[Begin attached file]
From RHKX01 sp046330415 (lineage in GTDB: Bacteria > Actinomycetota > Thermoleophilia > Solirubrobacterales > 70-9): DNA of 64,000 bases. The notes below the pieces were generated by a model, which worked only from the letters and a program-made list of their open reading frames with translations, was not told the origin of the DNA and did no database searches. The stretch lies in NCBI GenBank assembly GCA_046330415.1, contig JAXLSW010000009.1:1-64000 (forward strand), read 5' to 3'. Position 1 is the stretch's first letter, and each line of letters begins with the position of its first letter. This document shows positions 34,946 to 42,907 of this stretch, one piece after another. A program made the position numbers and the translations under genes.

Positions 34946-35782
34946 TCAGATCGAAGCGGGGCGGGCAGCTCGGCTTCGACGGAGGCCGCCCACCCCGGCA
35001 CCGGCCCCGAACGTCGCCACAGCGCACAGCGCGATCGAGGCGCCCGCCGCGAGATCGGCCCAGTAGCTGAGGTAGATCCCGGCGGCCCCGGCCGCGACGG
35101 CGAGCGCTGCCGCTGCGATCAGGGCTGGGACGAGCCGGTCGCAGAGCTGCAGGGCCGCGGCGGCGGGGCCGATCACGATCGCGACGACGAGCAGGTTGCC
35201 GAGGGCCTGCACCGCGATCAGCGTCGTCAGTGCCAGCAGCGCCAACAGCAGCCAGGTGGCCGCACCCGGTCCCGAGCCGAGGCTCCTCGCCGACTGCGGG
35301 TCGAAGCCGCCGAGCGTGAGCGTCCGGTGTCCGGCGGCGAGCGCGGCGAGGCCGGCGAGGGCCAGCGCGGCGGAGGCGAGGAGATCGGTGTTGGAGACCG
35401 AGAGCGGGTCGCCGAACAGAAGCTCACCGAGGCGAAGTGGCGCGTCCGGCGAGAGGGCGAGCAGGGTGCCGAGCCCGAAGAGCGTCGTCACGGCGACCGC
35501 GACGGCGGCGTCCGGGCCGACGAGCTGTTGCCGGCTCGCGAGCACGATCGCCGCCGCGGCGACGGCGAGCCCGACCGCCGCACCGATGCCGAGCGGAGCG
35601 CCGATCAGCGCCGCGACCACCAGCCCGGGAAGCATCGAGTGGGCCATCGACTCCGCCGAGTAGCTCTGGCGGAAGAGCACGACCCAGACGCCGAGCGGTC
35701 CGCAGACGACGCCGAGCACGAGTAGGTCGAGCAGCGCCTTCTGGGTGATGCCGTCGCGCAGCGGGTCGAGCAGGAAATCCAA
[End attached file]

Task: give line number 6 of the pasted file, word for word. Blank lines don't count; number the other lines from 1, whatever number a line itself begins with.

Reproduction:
35201 GAGGGCCTGCACCGCGATCAGCGTCGTCAGTGCCAGCAGCGCCAACAGCAGCCAGGTGGCCGCACCCGGTCCCGAGCCGAGGCTCCTCGCCGACTGCGGG